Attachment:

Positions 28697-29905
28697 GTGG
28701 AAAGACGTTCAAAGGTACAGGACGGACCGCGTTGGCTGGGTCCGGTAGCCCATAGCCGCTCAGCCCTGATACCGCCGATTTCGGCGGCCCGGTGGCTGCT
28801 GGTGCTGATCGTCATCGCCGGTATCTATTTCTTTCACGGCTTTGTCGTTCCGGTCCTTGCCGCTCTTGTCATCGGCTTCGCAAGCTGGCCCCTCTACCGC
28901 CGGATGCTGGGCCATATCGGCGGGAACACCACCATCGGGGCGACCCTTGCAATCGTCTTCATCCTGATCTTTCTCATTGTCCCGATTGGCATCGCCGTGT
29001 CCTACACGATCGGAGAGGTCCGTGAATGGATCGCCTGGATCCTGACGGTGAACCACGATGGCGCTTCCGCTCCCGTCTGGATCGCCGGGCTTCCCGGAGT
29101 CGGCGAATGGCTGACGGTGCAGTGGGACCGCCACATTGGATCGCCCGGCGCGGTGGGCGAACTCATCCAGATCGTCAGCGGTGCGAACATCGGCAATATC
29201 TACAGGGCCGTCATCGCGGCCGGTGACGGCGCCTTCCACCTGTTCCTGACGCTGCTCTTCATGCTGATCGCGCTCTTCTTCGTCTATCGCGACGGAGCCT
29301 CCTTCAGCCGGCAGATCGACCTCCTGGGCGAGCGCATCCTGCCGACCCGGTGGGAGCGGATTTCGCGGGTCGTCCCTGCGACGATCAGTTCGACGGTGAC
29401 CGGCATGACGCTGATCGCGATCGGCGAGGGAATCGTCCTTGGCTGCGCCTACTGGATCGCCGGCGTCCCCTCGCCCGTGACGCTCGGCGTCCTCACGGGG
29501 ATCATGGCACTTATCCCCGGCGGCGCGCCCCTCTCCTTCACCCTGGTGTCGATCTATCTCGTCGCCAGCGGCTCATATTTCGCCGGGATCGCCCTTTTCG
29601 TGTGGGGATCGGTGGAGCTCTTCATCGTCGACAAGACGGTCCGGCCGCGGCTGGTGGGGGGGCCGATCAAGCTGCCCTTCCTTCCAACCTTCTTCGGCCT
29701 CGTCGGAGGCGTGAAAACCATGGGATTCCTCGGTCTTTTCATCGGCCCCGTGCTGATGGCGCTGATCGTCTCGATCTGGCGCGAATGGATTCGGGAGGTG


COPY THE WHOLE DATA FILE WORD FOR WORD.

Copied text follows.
Positions 28697-29905
28697 GTGG
28701 AAAGACGTTCAAAGGTACAGGACGGACCGCGTTGGCTGGGTCCGGTAGCCCATAGCCGCTCAGCCCTGATACCGCCGATTTCGGCGGCCCGGTGGCTGCT
28801 GGTGCTGATCGTCATCGCCGGTATCTATTTCTTTCACGGCTTTGTCGTTCCGGTCCTTGCCGCTCTTGTCATCGGCTTCGCAAGCTGGCCCCTCTACCGC
28901 CGGATGCTGGGCCATATCGGCGGGAACACCACCATCGGGGCGACCCTTGCAATCGTCTTCATCCTGATCTTTCTCATTGTCCCGATTGGCATCGCCGTGT
29001 CCTACACGATCGGAGAGGTCCGTGAATGGATCGCCTGGATCCTGACGGTGAACCACGATGGCGCTTCCGCTCCCGTCTGGATCGCCGGGCTTCCCGGAGT
29101 CGGCGAATGGCTGACGGTGCAGTGGGACCGCCACATTGGATCGCCCGGCGCGGTGGGCGAACTCATCCAGATCGTCAGCGGTGCGAACATCGGCAATATC
29201 TACAGGGCCGTCATCGCGGCCGGTGACGGCGCCTTCCACCTGTTCCTGACGCTGCTCTTCATGCTGATCGCGCTCTTCTTCGTCTATCGCGACGGAGCCT
29301 CCTTCAGCCGGCAGATCGACCTCCTGGGCGAGCGCATCCTGCCGACCCGGTGGGAGCGGATTTCGCGGGTCGTCCCTGCGACGATCAGTTCGACGGTGAC
29401 CGGCATGACGCTGATCGCGATCGGCGAGGGAATCGTCCTTGGCTGCGCCTACTGGATCGCCGGCGTCCCCTCGCCCGTGACGCTCGGCGTCCTCACGGGG
29501 ATCATGGCACTTATCCCCGGCGGCGCGCCCCTCTCCTTCACCCTGGTGTCGATCTATCTCGTCGCCAGCGGCTCATATTTCGCCGGGATCGCCCTTTTCG
29601 TGTGGGGATCGGTGGAGCTCTTCATCGTCGACAAGACGGTCCGGCCGCGGCTGGTGGGGGGGCCGATCAAGCTGCCCTTCCTTCCAACCTTCTTCGGCCT
29701 CGTCGGAGGCGTGAAAACCATGGGATTCCTCGGTCTTTTCATCGGCCCCGTGCTGATGGCGCTGATCGTCTCGATCTGGCGCGAATGGATTCGGGAGGTG